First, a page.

A team of UK search and rescue specialists and medics is due to join the massive relief mission in tsunami-ravaged Japan amid the continuing threat of a catastrophic nuclear meltdown.
At least 1,300 people are believed to have been killed by the wall of water, but thousands more are missing – including 10,000 from the Japanese coastal town of Minamisanriku.
Strong aftershocks have rocked the north-east area of the island nation, with one measuring 6.2 on the Richter scale striking on Sunday morning, further hindering the multi-national rescue effort.
Meanwhile, Japan’s nuclear safety agency said the cooling system of a third nuclear reactor at the Fukushima nuclear plant had failed, with experts constantly monitoring levels of radioactivity in the quarantined area.
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Japan mobilised 50,000 military and other rescue personnel to spearhead a Herculean rescue and recovery effort, a day after being hit by its most devastating quake and tsunami on record.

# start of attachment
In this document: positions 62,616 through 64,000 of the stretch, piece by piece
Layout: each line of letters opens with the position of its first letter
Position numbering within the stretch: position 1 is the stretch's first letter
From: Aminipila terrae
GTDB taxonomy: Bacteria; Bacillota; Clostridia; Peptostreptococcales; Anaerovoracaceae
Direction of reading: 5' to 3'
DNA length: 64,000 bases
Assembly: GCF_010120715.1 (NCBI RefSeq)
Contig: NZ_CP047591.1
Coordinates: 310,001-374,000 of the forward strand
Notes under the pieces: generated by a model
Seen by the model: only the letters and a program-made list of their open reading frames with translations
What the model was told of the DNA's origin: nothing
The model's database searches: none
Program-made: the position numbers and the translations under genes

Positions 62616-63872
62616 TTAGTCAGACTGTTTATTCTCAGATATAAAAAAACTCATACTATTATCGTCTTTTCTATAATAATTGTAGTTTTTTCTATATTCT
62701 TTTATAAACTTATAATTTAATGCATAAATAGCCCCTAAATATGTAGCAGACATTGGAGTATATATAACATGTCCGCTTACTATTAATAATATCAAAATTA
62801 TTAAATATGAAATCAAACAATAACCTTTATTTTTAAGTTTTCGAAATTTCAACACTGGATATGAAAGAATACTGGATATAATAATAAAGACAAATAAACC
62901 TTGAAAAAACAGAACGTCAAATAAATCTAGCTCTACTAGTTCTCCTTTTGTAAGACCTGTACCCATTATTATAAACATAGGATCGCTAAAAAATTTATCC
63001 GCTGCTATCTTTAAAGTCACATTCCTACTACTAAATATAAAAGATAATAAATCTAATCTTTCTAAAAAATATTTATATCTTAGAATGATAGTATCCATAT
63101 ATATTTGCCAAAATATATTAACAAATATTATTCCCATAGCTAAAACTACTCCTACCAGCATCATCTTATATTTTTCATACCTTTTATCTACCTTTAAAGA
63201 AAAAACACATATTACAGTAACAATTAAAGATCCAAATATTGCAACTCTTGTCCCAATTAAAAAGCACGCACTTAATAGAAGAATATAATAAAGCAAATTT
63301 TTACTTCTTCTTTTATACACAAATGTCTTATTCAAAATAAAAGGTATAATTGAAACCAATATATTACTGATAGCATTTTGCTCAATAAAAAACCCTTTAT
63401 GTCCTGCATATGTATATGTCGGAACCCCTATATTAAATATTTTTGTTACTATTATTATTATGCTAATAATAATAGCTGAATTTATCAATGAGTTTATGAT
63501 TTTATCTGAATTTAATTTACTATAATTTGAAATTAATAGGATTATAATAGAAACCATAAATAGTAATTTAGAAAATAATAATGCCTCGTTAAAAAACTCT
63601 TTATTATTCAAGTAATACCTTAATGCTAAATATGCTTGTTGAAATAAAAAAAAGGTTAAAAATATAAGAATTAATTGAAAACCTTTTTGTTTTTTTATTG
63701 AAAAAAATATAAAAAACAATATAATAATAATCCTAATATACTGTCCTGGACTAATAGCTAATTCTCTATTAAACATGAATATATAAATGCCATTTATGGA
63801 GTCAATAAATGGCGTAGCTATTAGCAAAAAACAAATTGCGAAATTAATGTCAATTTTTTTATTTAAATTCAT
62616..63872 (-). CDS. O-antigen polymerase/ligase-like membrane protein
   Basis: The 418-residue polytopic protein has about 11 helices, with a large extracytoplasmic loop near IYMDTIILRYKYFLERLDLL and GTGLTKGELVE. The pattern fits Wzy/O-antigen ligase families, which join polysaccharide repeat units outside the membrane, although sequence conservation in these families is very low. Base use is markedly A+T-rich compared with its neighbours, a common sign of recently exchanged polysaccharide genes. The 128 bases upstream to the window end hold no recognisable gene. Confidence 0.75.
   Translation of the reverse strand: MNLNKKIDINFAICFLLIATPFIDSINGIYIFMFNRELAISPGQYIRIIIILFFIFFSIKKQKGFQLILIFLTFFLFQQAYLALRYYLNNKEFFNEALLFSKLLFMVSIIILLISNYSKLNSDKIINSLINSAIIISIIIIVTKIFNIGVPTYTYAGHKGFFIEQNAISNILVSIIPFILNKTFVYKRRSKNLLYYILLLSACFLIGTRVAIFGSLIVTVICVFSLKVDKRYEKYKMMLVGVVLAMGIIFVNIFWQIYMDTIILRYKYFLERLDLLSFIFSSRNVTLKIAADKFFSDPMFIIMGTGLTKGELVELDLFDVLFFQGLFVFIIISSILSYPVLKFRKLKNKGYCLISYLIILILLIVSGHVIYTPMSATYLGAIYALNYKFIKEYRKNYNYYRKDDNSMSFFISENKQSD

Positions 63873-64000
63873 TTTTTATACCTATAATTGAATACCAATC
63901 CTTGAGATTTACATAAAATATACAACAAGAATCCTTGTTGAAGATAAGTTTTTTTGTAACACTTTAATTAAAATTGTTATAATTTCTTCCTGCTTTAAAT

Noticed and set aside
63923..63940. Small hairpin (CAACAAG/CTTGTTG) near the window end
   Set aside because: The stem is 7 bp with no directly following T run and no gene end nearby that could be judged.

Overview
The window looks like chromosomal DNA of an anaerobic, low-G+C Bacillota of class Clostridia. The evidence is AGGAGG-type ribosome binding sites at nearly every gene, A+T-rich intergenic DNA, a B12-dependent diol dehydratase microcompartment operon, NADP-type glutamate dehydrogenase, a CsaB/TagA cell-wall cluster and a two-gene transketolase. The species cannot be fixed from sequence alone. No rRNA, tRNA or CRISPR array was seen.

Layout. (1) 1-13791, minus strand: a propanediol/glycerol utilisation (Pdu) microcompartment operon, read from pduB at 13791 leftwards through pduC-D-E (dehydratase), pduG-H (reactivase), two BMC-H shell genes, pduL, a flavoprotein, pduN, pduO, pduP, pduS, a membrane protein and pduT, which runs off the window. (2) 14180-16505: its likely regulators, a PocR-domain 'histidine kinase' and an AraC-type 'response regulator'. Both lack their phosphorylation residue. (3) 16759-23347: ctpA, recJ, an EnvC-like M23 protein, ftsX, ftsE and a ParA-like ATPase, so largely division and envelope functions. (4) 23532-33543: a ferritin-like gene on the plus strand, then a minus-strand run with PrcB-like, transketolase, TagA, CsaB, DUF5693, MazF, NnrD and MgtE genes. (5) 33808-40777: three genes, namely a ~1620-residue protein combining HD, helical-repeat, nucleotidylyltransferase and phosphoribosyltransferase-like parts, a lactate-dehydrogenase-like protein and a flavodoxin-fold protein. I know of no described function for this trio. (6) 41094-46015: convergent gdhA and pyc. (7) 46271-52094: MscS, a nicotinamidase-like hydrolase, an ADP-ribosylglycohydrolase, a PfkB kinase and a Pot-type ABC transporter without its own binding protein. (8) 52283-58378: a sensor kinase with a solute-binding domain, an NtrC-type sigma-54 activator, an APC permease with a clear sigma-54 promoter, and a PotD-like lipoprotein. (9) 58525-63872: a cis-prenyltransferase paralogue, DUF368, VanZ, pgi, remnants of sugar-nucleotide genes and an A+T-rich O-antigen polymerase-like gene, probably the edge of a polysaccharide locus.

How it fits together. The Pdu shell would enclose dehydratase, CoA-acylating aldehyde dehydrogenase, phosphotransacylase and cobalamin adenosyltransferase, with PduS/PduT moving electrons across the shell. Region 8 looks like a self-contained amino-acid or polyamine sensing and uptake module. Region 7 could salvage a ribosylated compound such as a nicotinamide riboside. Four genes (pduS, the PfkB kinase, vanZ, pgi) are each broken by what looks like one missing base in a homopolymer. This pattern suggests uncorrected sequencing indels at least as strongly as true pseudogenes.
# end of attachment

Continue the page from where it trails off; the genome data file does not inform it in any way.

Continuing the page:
Every wing of the Self Defence Forces was thrown into frantic service on Saturday, with hundreds of ships, aircraft and vehicles headed to the Pacific coast area where at least 1,000 people were feared dead and entire neighbourhoods had vanished.
As emergency staff in the quake-prone archipelago dug through rubble and plucked survivors off the roofs of submerged houses, Prime Minister Naoto Kan warned that day one after the catastrophe was a crucial window for survivors.
"I realized the huge extent of the tsunami damage," the centre-left premier said after taking a helicopter tour of the apocalyptic scenes, before meeting his cabinet ministers for an emergency meeting in Tokyo.
Read the rest of the story: Japan launches gargantuan quake rescue effort.